• Karstification is also more intense north of Munich and along the faults, as indicated by local sinkhole clusters. The sinkholes have porosities of up to 18% on their margins, whereas the center is often characterized by low porosities.

  • Carbonate reef buildups and pinnacle reefs were also identified and they show a complex porosity distribution. The reef core has mainly porosities < 3% and the highest porosities of 7 to 14% are observed at the reef cap, in the upper third of the reef and at the reef slopes. This is assumed to be the result of intense karstification and gravitational mass flows on the slopes. At the reef slopes an interfingering of the reef facies with the surrounding strata, in the form of pine tree shaped edges, can be seen. This indicates a syn-sedimentary reef development with slightly varying build up growth rates.

  • The reef distribution seems to be oriented parallel to the former passive Tethys margin and, therefore, the Franconian Alb striking in W–E direction and SW–NE direction. The reefs also seem to be larger and better pronounced in the south of Munich compared to the north.

  • We defined porosity evaluation levels for reservoir quality assessment. For Berriasian to Malm \(\zeta\)4, almost all areas have a moderate to good reservoir quality, especially the northern and northeastern parts of the footwall of the Munich Fault and the southwestern part of the hanging wall. For Malm \(\zeta\)3 to Malm \(\zeta\)1 the only large areas with moderate quality are found on the footwall and on the hanging wall in the west. For Malm \(\epsilon\) to Malm \(\alpha\) the entire study area has a negligible to poor reservoir quality, except for some smaller zones in the northeast of the footwall block, and along the Munich Fault with moderate quality.

  • Preferential targets for geothermal exploitation are the carbonate rocks of Berriasian to Malm \(\zeta\)1, in particular, dolomitic limestones due to high porosity and/or strongly karstified areas within bedded and reef facies in the footwall of the Munich Fault and to the west and to the southeast of the hanging wall. The karstification, and therefore, the development of secondary porosity, in these areas, is partly controlled by permeable reef facies at the reef caps and the reef slopes and by faults and their surrounding fracture zones, which enabled more intense fluid migration and thus dissolution and enlargement of the pore space.

To conclude, seismic amplitude inversion and the subsequent porosity estimation are valuable tools to parameterize and characterize the geothermal carbonate reservoir, especially in complex settings, such as heterogeneous carbonates. Therefore, we propose it should be used as a standard seismic method in geothermal exploration.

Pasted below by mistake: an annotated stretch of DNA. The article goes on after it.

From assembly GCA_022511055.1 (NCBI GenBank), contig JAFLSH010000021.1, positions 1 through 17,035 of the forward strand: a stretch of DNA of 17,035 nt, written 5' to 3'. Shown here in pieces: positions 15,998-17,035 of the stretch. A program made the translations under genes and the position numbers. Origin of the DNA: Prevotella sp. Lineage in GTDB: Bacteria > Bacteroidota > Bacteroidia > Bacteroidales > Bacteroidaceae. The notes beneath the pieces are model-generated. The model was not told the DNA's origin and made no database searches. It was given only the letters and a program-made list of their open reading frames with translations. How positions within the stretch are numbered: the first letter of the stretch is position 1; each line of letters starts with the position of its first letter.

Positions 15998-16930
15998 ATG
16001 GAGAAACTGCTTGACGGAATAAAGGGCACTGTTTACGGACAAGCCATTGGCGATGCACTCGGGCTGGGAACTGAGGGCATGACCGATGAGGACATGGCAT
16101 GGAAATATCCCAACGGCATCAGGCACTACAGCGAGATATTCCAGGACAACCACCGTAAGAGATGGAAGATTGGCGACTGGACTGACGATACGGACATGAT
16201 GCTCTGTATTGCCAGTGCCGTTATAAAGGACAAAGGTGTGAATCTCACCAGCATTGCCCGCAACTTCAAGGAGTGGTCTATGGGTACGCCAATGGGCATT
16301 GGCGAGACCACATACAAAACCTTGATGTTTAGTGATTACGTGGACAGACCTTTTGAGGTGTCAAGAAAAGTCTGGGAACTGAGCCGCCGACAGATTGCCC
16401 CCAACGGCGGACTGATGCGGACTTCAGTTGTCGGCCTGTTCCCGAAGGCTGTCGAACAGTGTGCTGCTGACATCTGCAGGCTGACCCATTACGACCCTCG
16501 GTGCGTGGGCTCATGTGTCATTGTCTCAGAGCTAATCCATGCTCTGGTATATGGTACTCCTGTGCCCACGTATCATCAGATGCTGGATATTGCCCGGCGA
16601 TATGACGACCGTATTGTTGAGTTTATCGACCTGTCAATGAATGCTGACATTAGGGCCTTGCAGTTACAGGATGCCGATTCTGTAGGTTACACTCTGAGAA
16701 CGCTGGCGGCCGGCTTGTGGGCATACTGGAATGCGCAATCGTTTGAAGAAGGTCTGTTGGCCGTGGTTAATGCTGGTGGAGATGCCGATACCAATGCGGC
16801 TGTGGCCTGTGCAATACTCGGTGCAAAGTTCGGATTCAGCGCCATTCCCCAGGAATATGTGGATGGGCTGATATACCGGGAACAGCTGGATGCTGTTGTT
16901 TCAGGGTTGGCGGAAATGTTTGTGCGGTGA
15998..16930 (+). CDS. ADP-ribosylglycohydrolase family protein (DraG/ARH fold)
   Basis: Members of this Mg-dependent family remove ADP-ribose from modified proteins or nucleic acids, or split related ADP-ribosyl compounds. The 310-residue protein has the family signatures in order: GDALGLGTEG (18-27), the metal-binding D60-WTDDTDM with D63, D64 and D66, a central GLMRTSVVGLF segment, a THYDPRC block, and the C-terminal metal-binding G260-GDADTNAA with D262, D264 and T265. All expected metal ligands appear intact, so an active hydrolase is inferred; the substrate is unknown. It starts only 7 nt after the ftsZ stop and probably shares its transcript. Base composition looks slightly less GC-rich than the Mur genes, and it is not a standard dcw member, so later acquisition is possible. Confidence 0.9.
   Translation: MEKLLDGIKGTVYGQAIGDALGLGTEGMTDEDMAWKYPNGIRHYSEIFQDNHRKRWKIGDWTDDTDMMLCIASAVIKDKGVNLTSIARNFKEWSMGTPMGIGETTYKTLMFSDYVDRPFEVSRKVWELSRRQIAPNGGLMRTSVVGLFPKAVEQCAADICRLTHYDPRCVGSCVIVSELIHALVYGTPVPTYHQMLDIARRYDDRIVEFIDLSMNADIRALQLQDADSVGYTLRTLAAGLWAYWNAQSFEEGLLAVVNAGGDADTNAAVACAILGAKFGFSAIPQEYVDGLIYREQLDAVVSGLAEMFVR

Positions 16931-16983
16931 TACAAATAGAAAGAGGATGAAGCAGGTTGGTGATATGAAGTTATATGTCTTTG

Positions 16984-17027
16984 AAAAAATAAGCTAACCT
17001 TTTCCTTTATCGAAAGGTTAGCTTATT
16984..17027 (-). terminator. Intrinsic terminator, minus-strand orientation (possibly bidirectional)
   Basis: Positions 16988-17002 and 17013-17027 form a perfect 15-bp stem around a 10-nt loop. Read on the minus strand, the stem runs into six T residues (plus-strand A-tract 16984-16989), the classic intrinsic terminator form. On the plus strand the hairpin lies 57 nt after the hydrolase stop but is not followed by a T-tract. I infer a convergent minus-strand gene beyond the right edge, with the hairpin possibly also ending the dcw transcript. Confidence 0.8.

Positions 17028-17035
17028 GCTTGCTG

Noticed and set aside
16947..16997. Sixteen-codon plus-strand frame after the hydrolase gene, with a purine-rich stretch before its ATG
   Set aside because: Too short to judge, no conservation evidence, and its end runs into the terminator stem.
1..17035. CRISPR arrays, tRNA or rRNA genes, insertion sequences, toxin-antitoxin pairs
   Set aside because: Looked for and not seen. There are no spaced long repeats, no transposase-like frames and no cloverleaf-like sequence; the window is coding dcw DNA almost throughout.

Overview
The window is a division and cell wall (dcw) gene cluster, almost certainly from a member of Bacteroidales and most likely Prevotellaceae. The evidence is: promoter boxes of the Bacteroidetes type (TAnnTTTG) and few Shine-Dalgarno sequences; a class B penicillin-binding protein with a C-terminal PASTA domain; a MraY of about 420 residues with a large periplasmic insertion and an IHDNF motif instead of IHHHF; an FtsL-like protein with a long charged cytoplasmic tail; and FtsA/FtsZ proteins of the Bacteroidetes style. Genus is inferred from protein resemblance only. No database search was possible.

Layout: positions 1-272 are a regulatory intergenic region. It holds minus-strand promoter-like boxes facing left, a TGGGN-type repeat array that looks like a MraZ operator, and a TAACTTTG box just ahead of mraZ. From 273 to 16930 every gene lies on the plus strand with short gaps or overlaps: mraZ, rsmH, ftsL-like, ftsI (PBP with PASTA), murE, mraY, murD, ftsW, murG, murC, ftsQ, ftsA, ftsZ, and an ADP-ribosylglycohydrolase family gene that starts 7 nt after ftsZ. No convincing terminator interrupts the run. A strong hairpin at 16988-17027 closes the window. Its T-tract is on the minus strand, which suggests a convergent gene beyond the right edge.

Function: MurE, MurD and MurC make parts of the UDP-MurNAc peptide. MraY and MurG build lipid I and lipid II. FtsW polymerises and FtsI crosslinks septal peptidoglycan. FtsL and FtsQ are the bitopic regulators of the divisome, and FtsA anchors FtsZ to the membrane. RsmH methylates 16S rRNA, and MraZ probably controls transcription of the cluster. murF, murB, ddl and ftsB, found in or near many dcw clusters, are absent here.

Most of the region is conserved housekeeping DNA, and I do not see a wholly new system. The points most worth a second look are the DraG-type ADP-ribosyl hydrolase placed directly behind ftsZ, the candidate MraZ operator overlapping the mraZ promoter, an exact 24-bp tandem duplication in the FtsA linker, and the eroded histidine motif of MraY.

Based on the results of this study, further investigations to better understand the lithology classification and distribution, and the reef- and karst development should be carried out. These can consist of a seismic multi-attribute analysis that could be used to: (1) understand parameter relationships between seismic attributes and lithology types to create a classification model, (2) analysis of fracture orientations on seismic survey scale and comparisons with investigations at the log scale for a geomechanical characterization, and (3) reconstruction of reef- and karst development.

Availability of data and materials

The data that support the findings of this study are available from the Stadtwerke München (SWM), the Technical University of Munich (TUM) and the Leibniz Institute of Applied Geophysics (LIAG), but restrictions apply to the availability of these data, which were used under license for the current study, and so are not publicly available. Data are, however, available from the authors upon reasonable request and with permission of SWM, TUM and LIAG.

List of data owners: (1) 3D seismic data \(\rightarrow\) SWM, (2) Lithology logs of Th1–Th6 \(\rightarrow\) SWM, (3) Sonic logs of Th1, Th2a, Th3, Th5 and Th6 \(\rightarrow\) SWM, (4) Sonic log of Th4 \(\rightarrow\) TUM, (5) Porosity logs of Th1–Th6 \(\rightarrow\) TUM, (6) Sequence stratigraphic information of the wells Th1–Th6 \(\rightarrow\) TUM, (7) Structural geological model \(\rightarrow\) LIAG, (8) Inversion data \(\rightarrow\) LIAG, and (9) Porosity model \(\rightarrow\) LIAG.

Abbreviations

AI:

Acoustic impedance

GMB:

German Molasse Basin

IL:

Inline

OMM:

Upper Marine Molasse

OSM:

Upper Freshwater Molasse

SLS:

Schäftlarnstraße

TDR:

Time-to-depth relationship

UMM:

Lower Marine Molasse

USM:

Lower Freshwater Molasse

XL:

Crossline

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Acknowledgements

We thank the Stadtwerke München (SWM) and the Technical University of Munich for the cooperation and for the seismic and logging data, without which this study could not have been carried out. We also thank two anonymous referees, Johanna Bauer, Hermann Buness and David Tanner for their useful comments that helped to improve the manuscript.

Funding

Open Access funding enabled and organized by Projekt DEAL. The authors acknowledge financial support by the German Federal Ministry of Economic Affairs and Energy. This study was done in the framework of the project REgine (project number 0324332B), which is part of the joint project GeoMaRe.

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SW carried out the data preparation of the already processed seismic- and logging data as a prerequisite for the inversion (see workflow description in text for details). She also performed the actual inversion workflow, the calculation of the porosity model, the interpretation and discussion of the results, and she wrote the original draft. HvH conceptualized this work, and contributed to the interpretation, the discussion, and writing of the paper. Both authors read and approved the final manuscript.

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Correspondence to Sonja Halina Wadas.

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Wadas, S.H., von Hartmann, H. Porosity estimation of a geothermal carbonate reservoir in the German Molasse Basin based on seismic amplitude inversion. Geotherm Energy 10, 13 (2022). https://doi.org/10.1186/s40517-022-00223-5

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Keywords

  • German Molasse Basin
  • Geothermal reservoir
  • Jurassic carbonates
  • Seismic amplitude inversion
  • Porosity
  • Reef buildup
  • Karstification
  • Munich